ON the afternoon of August 18, 1966 just 5km from the main Australian Task Force base at Nui Dat, a group of Viet Cong soldiers walked into the right flank of Delta Company, 6 RAR.
Under a blanket of mist and heavy monsoon rain, amid the mud and shattered rubber trees, a dispersed company of 108 men held its ground with courage and grim determination against a three-sided attack from a force of 2500 Viet Cong and North Vietnamese Army troops.
When the battle subsided, 18 Australian soldiers lay dead and 24 had been wounded.
Battlefield clearance revealed 245 enemy bodies with captured documents later confirming the count at over 500 enemies killed and 800 wounded.
These men were led by a gruff and gutsy perfectionist, Major Harry Smith.
Now, some 50 years after the battle, Smith tells his story.
Long Tan is more than just an account of an historic battle. Harry Smith takes his readers on an extraordinary journey, one that ultimately reveals a remarkable cover-up at the highest military and political echelons.
This experienced commander, who has been described as a gritty, humble and strategic leader, talks about his failed marriages and commando-style killing.
Written with journalist Toni McRae, Long Tan is also Smith’s life story and portrays his many personal battles from a horrific parachute accident through to his modern-day struggles with bureaucracy for recognition for his soldiers.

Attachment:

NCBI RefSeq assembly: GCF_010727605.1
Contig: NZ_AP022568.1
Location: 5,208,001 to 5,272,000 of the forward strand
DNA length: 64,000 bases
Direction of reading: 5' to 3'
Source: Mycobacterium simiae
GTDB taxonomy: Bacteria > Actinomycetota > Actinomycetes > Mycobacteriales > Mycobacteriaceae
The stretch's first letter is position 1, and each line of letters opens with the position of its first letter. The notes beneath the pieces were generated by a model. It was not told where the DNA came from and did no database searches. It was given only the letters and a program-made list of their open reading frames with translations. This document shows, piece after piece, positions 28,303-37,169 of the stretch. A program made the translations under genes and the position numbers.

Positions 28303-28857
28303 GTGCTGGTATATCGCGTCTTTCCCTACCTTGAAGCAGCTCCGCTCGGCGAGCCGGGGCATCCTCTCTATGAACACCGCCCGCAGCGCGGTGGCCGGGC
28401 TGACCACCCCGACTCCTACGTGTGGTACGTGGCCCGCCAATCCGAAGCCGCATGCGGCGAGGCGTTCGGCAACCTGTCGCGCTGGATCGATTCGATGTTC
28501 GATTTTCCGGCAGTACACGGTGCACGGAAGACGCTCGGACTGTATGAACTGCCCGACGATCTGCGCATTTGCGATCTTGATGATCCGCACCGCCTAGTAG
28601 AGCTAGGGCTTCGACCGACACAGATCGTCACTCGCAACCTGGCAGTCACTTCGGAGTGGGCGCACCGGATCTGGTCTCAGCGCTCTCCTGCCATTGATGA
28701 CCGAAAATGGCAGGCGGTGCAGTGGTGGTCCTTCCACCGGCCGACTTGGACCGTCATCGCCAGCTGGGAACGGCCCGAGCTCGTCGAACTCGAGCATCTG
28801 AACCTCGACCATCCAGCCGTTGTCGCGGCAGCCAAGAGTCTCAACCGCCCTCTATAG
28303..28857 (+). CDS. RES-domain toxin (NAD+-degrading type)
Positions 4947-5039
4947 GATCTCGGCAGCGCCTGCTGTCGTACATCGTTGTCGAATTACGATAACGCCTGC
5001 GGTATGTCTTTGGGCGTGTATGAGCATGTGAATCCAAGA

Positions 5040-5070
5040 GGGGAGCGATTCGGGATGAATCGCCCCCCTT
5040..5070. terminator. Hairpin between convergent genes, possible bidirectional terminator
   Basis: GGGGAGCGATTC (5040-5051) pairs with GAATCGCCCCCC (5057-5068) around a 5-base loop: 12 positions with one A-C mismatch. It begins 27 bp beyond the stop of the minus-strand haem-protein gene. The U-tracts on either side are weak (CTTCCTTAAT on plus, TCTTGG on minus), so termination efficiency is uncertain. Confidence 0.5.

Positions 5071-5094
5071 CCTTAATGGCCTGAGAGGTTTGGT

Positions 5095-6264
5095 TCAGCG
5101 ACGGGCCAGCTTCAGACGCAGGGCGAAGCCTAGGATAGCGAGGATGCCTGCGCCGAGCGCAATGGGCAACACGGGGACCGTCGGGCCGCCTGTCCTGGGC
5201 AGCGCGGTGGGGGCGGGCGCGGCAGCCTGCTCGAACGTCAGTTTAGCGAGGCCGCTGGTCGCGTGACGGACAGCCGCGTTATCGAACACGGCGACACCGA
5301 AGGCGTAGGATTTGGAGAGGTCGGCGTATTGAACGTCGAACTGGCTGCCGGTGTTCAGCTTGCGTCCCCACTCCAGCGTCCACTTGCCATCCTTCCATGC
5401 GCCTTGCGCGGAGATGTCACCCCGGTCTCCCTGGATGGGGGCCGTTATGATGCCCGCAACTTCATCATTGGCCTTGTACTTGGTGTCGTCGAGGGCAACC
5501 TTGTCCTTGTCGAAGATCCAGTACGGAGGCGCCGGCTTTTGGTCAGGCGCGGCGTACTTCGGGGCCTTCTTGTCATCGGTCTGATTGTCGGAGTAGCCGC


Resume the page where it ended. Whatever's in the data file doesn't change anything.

Major Smith’s battles are tempered by his love of sailing, where he has at last found some peace.
Long Tan portrays the wrenching, visceral experience of a man who has fought lifelong battles, in a story that he is now able to tell.
“I can still hear the gunfire and smell the blood spilt at Long Tan.”
For him, recognition for his soldiers has been the overriding reason for campaigning for them for the past 30 years.
Some soldiers have travelled to Vietnam for the anniversary while a small contingent, including WA’s Neil Bextrum, is attending a special ceremony at the Australian War Memorial.
Of the 13 nominations put forward by the former Major Harry Smith for his men, 10 were accepted by the government.
Harry Smith said he was disappointed that three of his soldiers were not awarded honours but he accepted the outcome.
He has also published a book about his experience at the Battle of Long Tan and the fight for recognition for his soldiers since.